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Advances in Biochemical
Engineering/Biotechnology

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where knowledge, methods and expertise are required from chemistry, biochem-
istry, microbiology, molecular biology, chemical engineering and computer
science.

Volumes are organized topically and provide a comprehensive discussion of


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In references, Advances in Biochemical Engineering/Biotechnology is abbreviated


as Adv. Biochem. Engin./Biotechnol. and cited as a journal.
Carl-Fredrik Mandenius
Nigel J. Titchener-Hooker
Editors

Measurement, Monitoring,
Modelling and Control
of Bioprocesses

With contributions by

A. Bansal  K. Bayer  V. K. Bodla  M. Carlquist


S. Chhatre  J. J. Clemente  A. E. Cunha  J. M. L. Dias
A. R. Ferreira  R. Foley  B. Freeland  K. V. Gernaey
J. Glassey  J. Hans  A.-L. Heins  S. Hennessy
B. Hitzmann  I. A. Isidro  A. E. Lantz
R. Lencastre Fernandes  I. Marison  R. Oliveira
A. S. Rathore  M. Schuler  G. Sin  S. Sivaprakasam
B. Sonnleitner  M. Stanke  G. Striedner

123
Editors
Carl-Fredrik Mandenius Nigel J. Titchener-Hooker
Division of Biotechnology Department of Biochemical Engineering
Linköping University University College London
Linköping London
Sweden UK

ISSN 0724-6145 ISSN 1616-8542 (electronic)


ISBN 978-3-642-36837-0 ISBN 978-3-642-36838-7 (eBook)
DOI 10.1007/978-3-642-36838-7
Springer Heidelberg New York Dordrecht London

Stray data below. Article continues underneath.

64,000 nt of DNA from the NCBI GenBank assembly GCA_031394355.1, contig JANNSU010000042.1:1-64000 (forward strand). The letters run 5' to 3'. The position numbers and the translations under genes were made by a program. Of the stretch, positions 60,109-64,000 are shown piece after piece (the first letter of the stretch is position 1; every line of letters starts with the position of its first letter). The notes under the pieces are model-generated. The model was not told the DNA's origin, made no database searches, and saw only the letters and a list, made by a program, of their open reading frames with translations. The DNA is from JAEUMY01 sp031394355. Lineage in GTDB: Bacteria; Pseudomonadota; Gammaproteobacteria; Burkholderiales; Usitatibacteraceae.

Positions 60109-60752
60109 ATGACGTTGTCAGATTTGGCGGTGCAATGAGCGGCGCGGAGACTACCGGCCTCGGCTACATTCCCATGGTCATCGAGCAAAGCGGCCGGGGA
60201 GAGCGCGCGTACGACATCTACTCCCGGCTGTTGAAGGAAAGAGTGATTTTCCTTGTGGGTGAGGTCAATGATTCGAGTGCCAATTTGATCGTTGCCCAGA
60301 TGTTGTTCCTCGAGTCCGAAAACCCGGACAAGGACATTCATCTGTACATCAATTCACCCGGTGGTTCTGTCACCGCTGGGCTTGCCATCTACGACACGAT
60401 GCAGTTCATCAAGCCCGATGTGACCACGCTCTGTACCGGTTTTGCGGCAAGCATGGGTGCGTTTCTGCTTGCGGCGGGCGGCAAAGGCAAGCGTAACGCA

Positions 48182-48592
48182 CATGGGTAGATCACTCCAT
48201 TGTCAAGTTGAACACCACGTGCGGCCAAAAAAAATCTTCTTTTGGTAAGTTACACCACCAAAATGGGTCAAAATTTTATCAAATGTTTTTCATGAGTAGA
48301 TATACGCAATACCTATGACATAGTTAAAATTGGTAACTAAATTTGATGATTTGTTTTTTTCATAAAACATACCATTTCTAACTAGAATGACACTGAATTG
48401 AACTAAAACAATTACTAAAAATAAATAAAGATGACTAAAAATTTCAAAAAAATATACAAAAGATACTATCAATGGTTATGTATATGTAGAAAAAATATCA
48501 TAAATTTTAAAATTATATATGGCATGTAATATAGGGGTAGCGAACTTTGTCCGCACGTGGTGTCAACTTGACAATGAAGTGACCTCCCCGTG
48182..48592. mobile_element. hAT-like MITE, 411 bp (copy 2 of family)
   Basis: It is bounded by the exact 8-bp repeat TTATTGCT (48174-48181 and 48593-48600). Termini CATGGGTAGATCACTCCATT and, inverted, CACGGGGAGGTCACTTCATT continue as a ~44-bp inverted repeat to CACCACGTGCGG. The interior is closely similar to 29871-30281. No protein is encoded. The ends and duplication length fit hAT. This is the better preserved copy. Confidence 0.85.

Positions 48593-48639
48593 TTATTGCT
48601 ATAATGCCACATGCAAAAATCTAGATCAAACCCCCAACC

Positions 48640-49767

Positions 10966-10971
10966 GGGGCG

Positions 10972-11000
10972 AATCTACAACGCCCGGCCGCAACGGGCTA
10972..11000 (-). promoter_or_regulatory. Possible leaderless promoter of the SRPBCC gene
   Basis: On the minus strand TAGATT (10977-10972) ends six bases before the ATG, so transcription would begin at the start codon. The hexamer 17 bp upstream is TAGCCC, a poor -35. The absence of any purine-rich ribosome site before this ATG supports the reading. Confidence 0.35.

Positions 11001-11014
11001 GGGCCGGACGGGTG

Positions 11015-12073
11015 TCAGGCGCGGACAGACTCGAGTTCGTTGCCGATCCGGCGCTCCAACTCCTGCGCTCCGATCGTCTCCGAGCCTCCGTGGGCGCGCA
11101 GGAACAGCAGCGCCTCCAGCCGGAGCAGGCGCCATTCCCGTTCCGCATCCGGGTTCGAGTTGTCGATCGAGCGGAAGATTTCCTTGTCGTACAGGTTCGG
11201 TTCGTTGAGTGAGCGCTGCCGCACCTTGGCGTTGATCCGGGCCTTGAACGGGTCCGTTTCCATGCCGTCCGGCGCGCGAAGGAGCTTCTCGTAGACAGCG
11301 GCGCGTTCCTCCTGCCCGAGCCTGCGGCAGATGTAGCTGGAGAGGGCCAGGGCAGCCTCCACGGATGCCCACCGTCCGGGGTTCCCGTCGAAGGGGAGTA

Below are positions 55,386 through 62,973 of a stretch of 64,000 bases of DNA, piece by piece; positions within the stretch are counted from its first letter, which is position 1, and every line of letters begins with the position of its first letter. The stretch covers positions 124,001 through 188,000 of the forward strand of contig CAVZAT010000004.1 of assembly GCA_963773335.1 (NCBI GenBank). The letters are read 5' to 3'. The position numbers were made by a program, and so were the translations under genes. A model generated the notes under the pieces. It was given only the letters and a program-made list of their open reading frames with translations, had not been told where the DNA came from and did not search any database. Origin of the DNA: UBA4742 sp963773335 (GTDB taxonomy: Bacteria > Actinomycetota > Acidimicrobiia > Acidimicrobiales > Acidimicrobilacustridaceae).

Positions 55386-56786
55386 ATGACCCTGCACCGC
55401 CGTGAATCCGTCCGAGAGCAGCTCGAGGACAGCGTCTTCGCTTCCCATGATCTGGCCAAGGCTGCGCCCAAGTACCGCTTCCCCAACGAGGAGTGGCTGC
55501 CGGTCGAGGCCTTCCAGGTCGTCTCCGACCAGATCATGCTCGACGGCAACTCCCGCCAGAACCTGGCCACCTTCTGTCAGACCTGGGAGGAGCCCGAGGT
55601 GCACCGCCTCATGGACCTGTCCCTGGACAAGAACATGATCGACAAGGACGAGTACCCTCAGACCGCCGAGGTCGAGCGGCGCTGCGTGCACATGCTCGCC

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Preface

In 1988, the European Federation of Biotechnology EFB founded a new Working


Party with the target to deal with measurement and control of bioprocesses. This
was an ambitious move. Now, some two decades later a myriad of new issues
within this broad scope have arisen: bioprocess performance monitoring, fault
detection, experimental design, modelling of bioreactors and bioprocesses, fighting
‘‘data drowning’’, detection and monitoring of impurities, faster product innova-
tion together with the reconfiguration control and integrated design. There is also a
growing need to foster these aspects in teaching and training within the relevant
higher education programmes. The M3C reflects those drivers for measurement,
monitoring, modelling and control and is the brand name used by the European
Federation of Biotechnology and the European Society of Biochemical Engi-
neering Science. This collection of contributions on M3C provides an update of a